Youth, Unemployment Top Discussions at World Economic Forum in Jordan

Published May 21st, 2017 - 10:20 GMT
Participants arrive at the congress center prior to the opening of the World Economic Forum in Davos on January 21, 2014. (AFP/ File)
Participants arrive at the congress center prior to the opening of the World Economic Forum in Davos on January 21, 2014. (AFP/ File)

The challenges of Arab youth and unemployment were identified as the two key issues facing business leaders and policymakers at the opening of the World Economic Forum (WEF) regional meeting at the Dead Sea resort in Jordan.

Top executives from across the Middle East and North Africa (MENA) and from Europe said that unemployment among the 150 million young people and an absence of gender equality in many countries were the top issues that needed to be considered in the two-day meeting.

At the opening ceremony, King Abdallah of Jordan welcomed 1,100 participants from 50 countries. The meeting is being held under the theme “empowering generations into the future.”

He said: “If we all do our part, this can be a once-in-a-generation chance to drive radical change across this region and ultimately drive radicalization out of this region. It can be our chance to release the talent, energy and hopes of millions of men and women; our chance to bridge the gap between what young people see and long for online, and what they have offline.”

His son, 22-year-old Hussein, the crown prince of Jordan, also took part in the ceremony, symbolizing the commitment to youth.

Khadija Idrissi Janati, founder and chief executive of the KMK Groupe of Morocco and a WEF co-chair, said: “Young people do not want to be just part of the discussion any more, they want to be part of the decision-making process so they do not get marginalized and ignored.

“Women are more than half of the population of the region but in some countries, they are still not full citizens, with restrictions on their ability to travel and work. If we get some solutions to the problems of youth and women, we will have achieved something at this meeting,” she added.

Arif Naqvi, founder and chief executive of Dubai-based Abraaj Group, reinforced the theme: “Women are 50 percent of the population but they are 75 percent of the region’s intelligence. We have to look at the region through the prism of opportunity and the big opportunities are with youth and women. We are on the edge of a very tangible change. Young people are causing a wave of entrepreneurship that will lead to disruption and that is unstoppable,” he said.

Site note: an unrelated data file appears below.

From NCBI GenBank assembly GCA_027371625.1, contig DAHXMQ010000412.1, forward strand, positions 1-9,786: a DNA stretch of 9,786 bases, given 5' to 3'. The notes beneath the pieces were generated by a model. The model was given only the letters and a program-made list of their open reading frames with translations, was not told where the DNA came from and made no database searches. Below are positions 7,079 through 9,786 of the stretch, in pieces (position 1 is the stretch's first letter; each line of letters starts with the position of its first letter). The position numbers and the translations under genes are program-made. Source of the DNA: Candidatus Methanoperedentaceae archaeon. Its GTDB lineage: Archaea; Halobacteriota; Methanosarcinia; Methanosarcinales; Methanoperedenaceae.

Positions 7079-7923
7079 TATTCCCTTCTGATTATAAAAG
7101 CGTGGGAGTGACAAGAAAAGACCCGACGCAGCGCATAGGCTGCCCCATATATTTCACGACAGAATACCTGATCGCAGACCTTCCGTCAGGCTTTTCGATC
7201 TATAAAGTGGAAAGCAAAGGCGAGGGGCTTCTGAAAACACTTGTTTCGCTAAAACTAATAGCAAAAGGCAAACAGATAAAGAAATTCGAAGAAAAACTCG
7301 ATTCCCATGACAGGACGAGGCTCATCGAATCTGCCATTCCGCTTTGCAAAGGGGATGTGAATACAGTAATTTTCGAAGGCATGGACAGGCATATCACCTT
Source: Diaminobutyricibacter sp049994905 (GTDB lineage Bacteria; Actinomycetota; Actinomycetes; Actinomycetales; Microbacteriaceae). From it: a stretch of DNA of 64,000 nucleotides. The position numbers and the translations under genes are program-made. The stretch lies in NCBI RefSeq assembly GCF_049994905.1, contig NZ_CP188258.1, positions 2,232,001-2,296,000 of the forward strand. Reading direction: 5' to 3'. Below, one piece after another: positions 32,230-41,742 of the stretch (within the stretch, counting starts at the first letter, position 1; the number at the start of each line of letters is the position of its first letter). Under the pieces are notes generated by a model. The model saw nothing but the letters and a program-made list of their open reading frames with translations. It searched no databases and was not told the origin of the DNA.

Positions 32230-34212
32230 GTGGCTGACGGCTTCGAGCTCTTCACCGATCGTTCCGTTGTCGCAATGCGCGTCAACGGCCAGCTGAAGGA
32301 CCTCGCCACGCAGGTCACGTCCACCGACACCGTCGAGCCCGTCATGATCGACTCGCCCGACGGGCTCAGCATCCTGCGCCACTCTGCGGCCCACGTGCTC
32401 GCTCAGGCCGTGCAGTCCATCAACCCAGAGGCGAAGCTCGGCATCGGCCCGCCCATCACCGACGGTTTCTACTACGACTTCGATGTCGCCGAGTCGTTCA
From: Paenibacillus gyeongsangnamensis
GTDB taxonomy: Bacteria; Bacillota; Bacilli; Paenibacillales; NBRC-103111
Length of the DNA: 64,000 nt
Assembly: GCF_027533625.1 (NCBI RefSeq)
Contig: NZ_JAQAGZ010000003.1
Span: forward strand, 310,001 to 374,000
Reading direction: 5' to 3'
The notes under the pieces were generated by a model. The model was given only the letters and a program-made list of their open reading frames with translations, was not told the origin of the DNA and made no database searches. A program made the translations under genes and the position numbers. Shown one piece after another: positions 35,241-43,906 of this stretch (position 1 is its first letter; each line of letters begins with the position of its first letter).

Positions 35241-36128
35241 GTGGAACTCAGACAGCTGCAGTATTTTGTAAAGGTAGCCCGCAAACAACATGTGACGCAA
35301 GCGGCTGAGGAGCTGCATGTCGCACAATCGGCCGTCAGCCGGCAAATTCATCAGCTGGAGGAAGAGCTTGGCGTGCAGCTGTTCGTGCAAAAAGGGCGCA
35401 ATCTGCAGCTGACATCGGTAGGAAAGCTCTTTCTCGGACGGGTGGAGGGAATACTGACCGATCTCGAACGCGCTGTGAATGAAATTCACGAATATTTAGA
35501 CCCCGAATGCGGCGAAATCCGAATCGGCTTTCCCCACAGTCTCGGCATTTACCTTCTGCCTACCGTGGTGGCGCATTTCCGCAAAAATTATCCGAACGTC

Majid Jafar, chief executive of the UAE’s Crescent Petroleum, said that there was a need to emphasize the positive aspects of the region, especially with regard to women, youth and entrepreneurship.

“It is essential to tackle youth unemployment. And in most Arab countries women are the harder working, more intelligent part of the population,” he said.

Dominic Barton, the global managing partner of McKinsey & Company consulting group, said that there was a deficit between the talent in the region and the levels of innovation it achieved.

“It is not about a lack of talent because this region is a major source of talent for us worldwide. But we see only about one-thirtieth of the level of innovation of some other parts of the world. There is a gap between the incredible talent base and the level of innovation that comes through.”

Maurice Levy, chairman and chief executive of the Publicis media group of France, said that entrepreneurs in the Middle East needed a more favorable environment if they were to succeed. “There is a lot of energy and initiative here in the Middle East. We are not short of entrepreneurs and ideas. But we are short on enabling start-ups to get started in business.”

Naqvi said that one of the challenges in the wider region was that it was not operating as an economic block. “The MENA region is very wide. For example, Casablanca is nearer to New York than it is to Dubai. Six cities in the region — Casablanca, Tunis, Cairo, Abu Dhabi, Dubai and Riyadh — account for half of the regional GDP (gross domestic product). But the region needs to work more as a trading block.”

He said that there was a big need for increased resources in infrastructure, health care and education. “Governments in the past have been all pervasive, but we still do not have the resources that we need,” he added.

Barton also pointed out that empowering women in the workplace would also help tackle the demographic challenge in the Middle East.

“We have very high population growth. If you get more women into the labor market, they will not have as many children and it would help reduce family size.”

By Frank Kane


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